Google secretly tests feed of hotel room prices in natural search results
The addition of room prices against search results for hotels on Google Maps triggered the inevitable rounds of soul-searching and claims of we-did-it-first, while the most telling remarks concerned when the search giant might do the same in organic search results.
Now it appears such a move is being tested quietly on a few users.
On Google Canada this week a search for “hotels” threw up and wholly unexpected set of results.
A search for the same keyword delivered a different – yet still intriguing – set of results.
These two searches were conducted on a Google Chrome browser from a Canadian IP. When the user attempted to recreate the same results by opening a new tab the results returned were of the standard organic variety.
This looks like typical A/B testing.
Despite the top left-hand navigation looking different and the inclusion of a location widget underneath the search bar, it is the inclusion of room prices included in the results that is arguably the most interesting.
There is no date setting widget included on the page, such as that incorporated into the Google Maps hotel test, so prices are probably taken from average room rates for a particular hotel – once again, presumably, from advertisers in AdSense.
Initially, Google remarked that the screen grabs were from Google Shopping – a service which includes prices but is obtained by filtering results AFTER an initial search is been carried out.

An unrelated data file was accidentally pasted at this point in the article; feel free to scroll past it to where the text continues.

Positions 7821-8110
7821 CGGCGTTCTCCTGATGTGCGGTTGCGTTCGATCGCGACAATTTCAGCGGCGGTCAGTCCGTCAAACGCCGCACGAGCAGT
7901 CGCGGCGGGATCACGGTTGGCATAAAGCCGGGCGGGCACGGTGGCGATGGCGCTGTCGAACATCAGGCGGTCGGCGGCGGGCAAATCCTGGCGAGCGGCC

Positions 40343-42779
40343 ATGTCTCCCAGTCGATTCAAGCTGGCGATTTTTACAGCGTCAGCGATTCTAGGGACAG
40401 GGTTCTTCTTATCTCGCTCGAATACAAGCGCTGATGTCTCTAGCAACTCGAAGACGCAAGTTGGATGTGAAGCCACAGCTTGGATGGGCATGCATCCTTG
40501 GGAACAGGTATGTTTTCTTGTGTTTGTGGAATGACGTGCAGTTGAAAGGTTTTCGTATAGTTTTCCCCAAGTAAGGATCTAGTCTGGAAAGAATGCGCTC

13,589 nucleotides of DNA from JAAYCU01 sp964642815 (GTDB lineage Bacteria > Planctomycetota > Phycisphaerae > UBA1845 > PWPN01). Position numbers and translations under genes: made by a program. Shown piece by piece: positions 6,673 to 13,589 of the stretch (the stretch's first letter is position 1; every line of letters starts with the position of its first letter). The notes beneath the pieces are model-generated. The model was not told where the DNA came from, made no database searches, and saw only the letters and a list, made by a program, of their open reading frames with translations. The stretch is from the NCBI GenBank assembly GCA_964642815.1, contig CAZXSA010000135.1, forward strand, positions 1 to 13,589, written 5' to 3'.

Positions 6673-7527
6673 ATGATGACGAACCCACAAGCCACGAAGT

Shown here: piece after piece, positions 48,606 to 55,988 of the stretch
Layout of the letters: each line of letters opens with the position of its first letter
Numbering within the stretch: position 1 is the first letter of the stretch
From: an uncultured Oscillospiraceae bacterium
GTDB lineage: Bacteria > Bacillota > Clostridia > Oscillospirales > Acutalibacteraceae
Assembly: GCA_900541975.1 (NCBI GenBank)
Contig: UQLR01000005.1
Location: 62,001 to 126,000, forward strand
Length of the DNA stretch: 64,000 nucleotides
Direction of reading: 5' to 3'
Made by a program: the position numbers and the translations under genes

These results may well be from Google Shopping but were returned after a single search query from the Google homepage. The user had no predetermined search preferences, but perhaps in this case Google decided that for a term which has plenty of price points available it should throw up something different, including options for more shopping.
An official at the Googleplex in Mountain View, California, says:
“At Google, we run anywhere from 50 to 200 experiments at any given time on Google sites all over the world.”
Google also pointed to a blog post about how it tests various projects around the Google ecosystem.
So, just a test, nothing to see, please move along…
Kevin is senior editor and a co-founder at Tnooz. He was previously editor of UK-based magazine Travolution and web editor of Media Week UK from 2003 to 2005.
He has worked in regional newspapers (Essex Enquirer) and started his career at the Police Gazette at New Scotland Yard in London. He has a degree in criminology, a postgraduate diploma in magazine journalism and publishes his first book - a biography about Depeche Mode - in early-2017.